Learn how to play a Chinese card game without knowing Chinese!
Without paper, there would be no cards, and since China is credited with the invention of paper, it should be of no surprise that the first appearance of card-playing took place in China in 969 AD. Shortly after the invention of paper, Emperor Muzong was said to have played “domino cards” with one of his concubines, but the deck they used consisted of 33 cards and was composed of four suits: coins, strings of coins, myriads of strings, and tens of myriads.
Over the centuries, playing cards caught on in other countries and eventually reached France, where the 52-card deck consisting of four suits – diamonds, hearts, spades and clubs – appeared during the 15th century. Nowadays, this is the standard deck used in a multitude of games in practically every country around the world.
In China, playing cards can be an important time for families to bond, and there exists a plethora of popular Chinese card games, many of which share similarities with Western ones but go by different names. Playing with Chinese friends is a great way to socialize, as well as develop your language ability.
Dou Dizhu 斗地主
"Beat the Landlord"
In addition to having a gloriously satisfying name, this three- or four-player game, thought to have originated in Hubei, is an ideal introduction to Chinese card games, with a strong community of people playing online.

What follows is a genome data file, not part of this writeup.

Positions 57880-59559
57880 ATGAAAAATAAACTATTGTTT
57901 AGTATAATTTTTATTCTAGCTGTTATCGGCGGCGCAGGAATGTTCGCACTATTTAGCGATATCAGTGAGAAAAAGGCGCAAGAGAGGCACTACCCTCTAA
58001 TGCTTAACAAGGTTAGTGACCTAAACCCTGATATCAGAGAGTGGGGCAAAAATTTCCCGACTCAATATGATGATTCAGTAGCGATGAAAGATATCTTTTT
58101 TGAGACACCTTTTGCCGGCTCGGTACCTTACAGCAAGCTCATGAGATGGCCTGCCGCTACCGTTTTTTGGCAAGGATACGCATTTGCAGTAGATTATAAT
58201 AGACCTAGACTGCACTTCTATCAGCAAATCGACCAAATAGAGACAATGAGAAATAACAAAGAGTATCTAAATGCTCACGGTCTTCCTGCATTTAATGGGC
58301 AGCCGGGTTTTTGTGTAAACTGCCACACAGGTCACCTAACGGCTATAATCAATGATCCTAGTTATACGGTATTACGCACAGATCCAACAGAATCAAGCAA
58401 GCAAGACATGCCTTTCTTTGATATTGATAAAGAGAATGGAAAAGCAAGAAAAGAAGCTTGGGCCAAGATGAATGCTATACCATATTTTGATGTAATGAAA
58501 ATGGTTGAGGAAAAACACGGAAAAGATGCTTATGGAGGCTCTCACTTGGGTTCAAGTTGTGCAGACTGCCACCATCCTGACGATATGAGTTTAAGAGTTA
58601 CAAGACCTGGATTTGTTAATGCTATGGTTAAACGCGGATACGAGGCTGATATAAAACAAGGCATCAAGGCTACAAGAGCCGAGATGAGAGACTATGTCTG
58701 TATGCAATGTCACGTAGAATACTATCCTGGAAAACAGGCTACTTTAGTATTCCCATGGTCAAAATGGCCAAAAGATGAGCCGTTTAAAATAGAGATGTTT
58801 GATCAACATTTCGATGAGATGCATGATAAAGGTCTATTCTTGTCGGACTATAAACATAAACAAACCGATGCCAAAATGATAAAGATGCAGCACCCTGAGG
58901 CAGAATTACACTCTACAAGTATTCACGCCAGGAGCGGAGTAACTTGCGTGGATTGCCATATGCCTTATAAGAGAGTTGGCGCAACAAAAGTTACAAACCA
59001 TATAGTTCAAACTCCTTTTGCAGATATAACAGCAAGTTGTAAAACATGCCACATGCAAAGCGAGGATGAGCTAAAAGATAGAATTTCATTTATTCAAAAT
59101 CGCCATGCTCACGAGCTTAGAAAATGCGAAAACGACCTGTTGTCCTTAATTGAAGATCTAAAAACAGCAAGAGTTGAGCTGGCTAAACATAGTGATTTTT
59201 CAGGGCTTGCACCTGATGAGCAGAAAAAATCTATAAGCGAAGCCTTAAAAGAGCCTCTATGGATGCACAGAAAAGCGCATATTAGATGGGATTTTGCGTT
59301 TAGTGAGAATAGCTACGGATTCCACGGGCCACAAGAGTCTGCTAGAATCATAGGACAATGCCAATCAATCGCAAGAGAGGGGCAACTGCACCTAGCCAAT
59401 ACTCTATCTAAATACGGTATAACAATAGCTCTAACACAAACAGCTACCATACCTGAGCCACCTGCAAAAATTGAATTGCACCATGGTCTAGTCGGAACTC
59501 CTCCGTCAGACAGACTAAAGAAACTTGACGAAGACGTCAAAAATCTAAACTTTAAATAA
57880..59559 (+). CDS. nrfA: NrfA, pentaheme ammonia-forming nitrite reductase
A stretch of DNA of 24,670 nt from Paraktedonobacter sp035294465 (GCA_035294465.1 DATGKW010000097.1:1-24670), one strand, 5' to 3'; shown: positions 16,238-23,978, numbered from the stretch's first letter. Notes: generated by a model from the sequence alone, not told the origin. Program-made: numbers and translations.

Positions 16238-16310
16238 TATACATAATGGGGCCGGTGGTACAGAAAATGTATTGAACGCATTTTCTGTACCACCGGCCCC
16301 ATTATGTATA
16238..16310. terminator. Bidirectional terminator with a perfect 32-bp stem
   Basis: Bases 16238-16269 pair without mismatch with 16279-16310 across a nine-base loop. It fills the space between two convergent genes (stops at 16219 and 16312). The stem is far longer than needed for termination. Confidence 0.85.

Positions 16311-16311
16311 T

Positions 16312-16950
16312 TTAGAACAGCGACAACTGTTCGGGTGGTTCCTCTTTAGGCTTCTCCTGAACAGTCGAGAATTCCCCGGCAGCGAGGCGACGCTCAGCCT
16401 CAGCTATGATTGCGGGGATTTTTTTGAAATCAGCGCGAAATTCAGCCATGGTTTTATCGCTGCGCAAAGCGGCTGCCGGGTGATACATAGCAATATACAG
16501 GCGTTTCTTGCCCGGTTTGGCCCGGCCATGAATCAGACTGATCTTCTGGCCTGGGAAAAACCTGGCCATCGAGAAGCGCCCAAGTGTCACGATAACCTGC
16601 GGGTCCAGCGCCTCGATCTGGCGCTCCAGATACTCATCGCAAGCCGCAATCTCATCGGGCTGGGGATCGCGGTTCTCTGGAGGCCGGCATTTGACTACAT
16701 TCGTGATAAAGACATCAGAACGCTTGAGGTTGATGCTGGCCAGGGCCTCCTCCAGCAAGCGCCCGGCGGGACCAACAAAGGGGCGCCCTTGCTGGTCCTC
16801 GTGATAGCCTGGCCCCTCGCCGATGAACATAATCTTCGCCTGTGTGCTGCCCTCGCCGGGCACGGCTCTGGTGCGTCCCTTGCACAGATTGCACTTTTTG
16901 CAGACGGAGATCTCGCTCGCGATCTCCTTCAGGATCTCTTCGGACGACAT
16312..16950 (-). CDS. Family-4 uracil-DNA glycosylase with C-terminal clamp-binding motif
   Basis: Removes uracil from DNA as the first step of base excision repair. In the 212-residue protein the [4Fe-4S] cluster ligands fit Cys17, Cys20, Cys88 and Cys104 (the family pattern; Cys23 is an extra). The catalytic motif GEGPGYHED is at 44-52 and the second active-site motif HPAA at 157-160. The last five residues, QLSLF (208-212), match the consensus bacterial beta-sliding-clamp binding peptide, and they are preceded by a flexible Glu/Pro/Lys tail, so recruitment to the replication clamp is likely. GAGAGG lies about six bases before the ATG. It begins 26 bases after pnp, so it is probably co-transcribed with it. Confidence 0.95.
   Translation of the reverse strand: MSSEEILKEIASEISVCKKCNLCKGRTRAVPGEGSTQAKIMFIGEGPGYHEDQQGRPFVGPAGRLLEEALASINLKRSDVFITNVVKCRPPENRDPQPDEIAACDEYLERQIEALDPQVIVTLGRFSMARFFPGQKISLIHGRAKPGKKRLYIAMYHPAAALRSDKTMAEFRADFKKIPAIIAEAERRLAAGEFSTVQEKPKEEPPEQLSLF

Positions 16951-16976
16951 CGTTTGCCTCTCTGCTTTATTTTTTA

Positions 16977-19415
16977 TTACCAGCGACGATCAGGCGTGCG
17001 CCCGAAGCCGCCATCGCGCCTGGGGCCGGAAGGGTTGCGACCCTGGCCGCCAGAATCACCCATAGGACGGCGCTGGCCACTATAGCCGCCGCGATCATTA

Objective: The landlord must try to get rid of his or her cards before the other players. The game described here is the three-player version, but for four players, simply deal out all the cards without jokers.
Rules: To play the game, both jokers must be included, with the red joker (大王) holding a higher value than the black joker (小王). The card with the next highest value is 2, then A, K, Q, J, 10, 9, 8, 7, 6, 5, 4, and finally 3. Suits are irrelevant in this game.
The landlord (also the dealer) shuffles the cards and then offers them to the player on their left to cut. The dealer then deals out all cards. Each player should have 18 cards.
Single card – One card of any suit or value
A pair – Two cards of the same value
Three of a kind – Three cards of the same value
Triplet with an attached pair – Any triplet with a pair added (like a Full House in poker), with the ranking determined by the triplet
Sequence of pairs – At least three pairs of consecutive ranks, from 3 up to ace (2s and jokers cannot be used)
Sequence of triplets – At least two triplets of consecutive ranks from 3 up to ace (triplets of 2s cannot be used)
Sequence – At least three cards of consecutive rank, from 3 up to ace (2s and jokers cannot be used)
Bomb – Four cards of the same rank (also known as Four of a Kind), a Bomb can beat everything except a Rocket, and a higher ranked Bomb can beat a lower ranked one
Rocket – A pair of jokers, the most valuable set of cards; beats any other combination
RANKS AND SUITS
Each region has its own variations, so if you’re playing against a Sichuan ren, be sure to watch out for different names! But here’s how they go in Beijing:
|Red joker||大王||dà wáng||big king|
|Black joker||小王||xǐao wáng||little king|
|Hearts||红桃||hóng táo||red peach|
|Clubs||梅花||méi huā||plum flower|
|Spades||黑桃||hēi táo||black peach|
|Diamonds||方块||fāng kuài||square piec|